Section A36.3 Measurement of Airplane Noise Received on the Ground.

A36.3.1 Definitions

For the purposes of this section the following definitions apply:

A36.3.1.1 Measurement system means the combination of instruments used for the measurement of sound pressure levels, including a sound calibrator, windscreen, microphone system, signal recording and conditioning devices, and one-third octave band analysis system.

Note:

Practical installations may include a number of microphone systems, the outputs from which are recorded simultaneously by a multi-channel recording/analysis device via signal conditioners, as appropriate. For the purpose of this section, each complete measurement channel is considered to be a measurement system to which the requirements apply accordingly.

A36.3.1.2 Microphone system means the components of the measurement system which produce an electrical output signal in response to a sound pressure input signal, and which generally include a microphone, a preamplifier, extension cables, and other devices as necessary.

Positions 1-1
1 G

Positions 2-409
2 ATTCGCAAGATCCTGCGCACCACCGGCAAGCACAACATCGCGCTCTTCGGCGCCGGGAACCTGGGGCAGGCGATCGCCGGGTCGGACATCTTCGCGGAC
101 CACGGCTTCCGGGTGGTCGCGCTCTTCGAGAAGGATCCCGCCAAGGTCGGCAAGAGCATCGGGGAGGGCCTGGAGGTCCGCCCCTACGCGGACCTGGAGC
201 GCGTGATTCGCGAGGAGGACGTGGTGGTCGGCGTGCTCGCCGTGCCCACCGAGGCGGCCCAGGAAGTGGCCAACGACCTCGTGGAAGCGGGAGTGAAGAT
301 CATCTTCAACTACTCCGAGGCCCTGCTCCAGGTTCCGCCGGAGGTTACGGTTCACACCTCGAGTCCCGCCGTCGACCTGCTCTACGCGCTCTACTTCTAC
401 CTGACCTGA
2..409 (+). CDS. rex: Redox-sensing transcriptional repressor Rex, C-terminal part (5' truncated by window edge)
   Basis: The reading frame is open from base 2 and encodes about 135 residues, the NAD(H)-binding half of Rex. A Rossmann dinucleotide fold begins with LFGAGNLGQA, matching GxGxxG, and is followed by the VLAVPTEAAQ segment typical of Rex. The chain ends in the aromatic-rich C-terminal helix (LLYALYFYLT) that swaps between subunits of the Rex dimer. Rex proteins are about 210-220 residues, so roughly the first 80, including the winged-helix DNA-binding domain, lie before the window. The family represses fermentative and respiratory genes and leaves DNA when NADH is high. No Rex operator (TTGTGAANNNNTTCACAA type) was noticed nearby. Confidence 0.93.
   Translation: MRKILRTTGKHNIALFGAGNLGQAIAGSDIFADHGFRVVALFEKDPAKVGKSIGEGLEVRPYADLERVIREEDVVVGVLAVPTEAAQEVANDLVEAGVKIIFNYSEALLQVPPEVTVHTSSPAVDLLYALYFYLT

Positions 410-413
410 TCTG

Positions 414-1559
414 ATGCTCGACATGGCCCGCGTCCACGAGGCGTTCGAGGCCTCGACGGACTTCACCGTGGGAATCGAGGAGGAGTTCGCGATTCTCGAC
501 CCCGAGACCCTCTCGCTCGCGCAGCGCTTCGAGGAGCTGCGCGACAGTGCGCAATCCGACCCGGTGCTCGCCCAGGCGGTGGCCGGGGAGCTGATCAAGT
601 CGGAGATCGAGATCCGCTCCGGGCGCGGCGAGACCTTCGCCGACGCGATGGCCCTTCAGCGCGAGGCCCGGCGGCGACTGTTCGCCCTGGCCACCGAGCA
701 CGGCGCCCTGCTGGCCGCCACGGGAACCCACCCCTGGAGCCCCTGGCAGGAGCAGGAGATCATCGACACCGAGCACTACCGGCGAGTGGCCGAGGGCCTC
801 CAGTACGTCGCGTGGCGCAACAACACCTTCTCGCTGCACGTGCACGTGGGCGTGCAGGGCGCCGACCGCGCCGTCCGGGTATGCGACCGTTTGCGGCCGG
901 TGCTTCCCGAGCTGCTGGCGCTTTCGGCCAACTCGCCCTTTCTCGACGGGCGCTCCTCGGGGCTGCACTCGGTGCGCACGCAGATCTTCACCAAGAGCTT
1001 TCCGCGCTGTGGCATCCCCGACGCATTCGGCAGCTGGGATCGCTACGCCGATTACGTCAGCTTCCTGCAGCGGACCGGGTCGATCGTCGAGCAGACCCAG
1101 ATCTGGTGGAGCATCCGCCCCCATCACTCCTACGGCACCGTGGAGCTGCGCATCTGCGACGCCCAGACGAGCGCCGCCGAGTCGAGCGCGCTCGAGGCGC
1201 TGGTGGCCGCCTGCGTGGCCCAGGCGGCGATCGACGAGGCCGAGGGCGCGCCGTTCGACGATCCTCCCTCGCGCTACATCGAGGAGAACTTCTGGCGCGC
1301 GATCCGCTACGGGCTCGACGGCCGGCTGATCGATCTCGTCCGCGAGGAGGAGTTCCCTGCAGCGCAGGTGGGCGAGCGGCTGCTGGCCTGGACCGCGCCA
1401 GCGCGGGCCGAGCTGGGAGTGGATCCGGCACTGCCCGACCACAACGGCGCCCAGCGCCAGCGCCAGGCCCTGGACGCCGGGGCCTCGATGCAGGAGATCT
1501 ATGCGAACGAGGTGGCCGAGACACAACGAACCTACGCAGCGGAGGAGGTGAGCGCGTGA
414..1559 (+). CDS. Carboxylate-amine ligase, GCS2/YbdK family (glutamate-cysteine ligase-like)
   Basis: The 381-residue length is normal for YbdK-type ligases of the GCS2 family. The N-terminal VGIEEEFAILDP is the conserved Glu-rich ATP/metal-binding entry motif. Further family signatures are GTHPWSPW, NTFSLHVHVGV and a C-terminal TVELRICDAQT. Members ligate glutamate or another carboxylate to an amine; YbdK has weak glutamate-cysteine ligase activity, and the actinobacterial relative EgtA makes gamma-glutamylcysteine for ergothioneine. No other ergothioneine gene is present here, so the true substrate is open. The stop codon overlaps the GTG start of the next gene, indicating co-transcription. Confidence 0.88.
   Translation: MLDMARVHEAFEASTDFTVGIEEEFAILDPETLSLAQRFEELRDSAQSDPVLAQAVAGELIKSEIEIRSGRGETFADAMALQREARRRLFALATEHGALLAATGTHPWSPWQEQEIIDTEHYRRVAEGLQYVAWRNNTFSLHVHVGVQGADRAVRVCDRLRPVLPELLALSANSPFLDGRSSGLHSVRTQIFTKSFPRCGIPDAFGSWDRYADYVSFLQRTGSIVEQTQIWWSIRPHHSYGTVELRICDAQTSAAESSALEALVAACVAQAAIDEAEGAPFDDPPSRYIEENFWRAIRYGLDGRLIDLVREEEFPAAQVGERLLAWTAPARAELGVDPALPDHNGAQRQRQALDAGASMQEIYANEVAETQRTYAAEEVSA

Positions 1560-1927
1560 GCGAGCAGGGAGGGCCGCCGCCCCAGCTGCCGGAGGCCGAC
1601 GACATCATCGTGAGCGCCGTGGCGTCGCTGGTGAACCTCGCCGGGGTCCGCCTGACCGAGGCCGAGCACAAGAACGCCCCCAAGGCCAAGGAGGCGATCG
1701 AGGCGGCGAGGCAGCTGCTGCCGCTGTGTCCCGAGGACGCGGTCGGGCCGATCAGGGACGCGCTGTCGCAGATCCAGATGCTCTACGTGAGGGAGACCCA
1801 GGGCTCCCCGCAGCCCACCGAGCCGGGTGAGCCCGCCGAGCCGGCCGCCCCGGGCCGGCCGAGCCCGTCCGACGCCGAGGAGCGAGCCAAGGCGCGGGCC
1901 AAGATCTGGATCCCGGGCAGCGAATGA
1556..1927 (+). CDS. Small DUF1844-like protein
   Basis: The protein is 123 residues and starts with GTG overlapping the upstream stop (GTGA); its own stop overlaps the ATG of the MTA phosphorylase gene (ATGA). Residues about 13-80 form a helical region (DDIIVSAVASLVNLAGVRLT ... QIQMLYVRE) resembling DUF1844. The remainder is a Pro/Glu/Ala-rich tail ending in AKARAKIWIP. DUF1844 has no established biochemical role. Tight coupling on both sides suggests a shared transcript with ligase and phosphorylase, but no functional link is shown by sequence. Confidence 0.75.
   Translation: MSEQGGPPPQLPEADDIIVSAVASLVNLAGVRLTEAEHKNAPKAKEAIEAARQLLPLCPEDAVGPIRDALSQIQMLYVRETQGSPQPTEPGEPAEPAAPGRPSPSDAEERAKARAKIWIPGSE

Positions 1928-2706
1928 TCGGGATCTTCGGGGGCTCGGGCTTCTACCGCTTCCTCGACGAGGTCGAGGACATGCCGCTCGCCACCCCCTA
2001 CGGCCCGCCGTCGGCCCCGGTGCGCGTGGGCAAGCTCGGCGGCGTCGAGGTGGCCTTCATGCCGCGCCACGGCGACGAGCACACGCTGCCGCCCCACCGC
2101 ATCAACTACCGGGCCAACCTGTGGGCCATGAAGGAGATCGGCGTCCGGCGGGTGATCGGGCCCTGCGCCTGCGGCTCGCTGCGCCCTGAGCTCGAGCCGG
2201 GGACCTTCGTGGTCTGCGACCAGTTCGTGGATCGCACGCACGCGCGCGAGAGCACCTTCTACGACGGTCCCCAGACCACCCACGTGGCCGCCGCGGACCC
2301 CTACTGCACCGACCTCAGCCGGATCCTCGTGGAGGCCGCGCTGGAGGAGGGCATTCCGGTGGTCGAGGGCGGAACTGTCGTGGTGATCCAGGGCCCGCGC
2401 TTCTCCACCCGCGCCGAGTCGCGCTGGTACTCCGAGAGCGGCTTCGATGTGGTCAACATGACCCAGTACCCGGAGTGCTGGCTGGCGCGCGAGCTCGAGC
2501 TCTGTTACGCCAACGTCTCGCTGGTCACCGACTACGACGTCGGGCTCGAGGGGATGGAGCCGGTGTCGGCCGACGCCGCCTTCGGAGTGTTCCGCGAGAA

A36.3.1.3 Sound incidence angle means in degrees, an angle between the principal axis of the microphone, as defined in IEC 61094-3 and IEC 61094-4, as amended and a line from the sound source to the center of the diaphragm of the microphone.

Note:

When the sound incidence angle is 0°, the sound is said to be received at the microphone at “normal (perpendicular) incidence”; when the sound incidence angle is 90°, the sound is said to be received at “grazing incidence”.

A36.3.1.4 Reference direction means, in degrees, the direction of sound incidence specified by the manufacturer of the microphone, relative to a sound incidence angle of 0°, for which the free-field sensitivity level of the microphone system is within specified tolerance limits.

A36.3.1.5 Free-field sensitivity of a microphone system means, in volts per Pascal, for a sinusoidal plane progressive sound wave of specified frequency, at a specified sound incidence angle, the quotient of the root mean square voltage at the output of a microphone system and the root mean square sound pressure that would exist at the position of the microphone in its absence.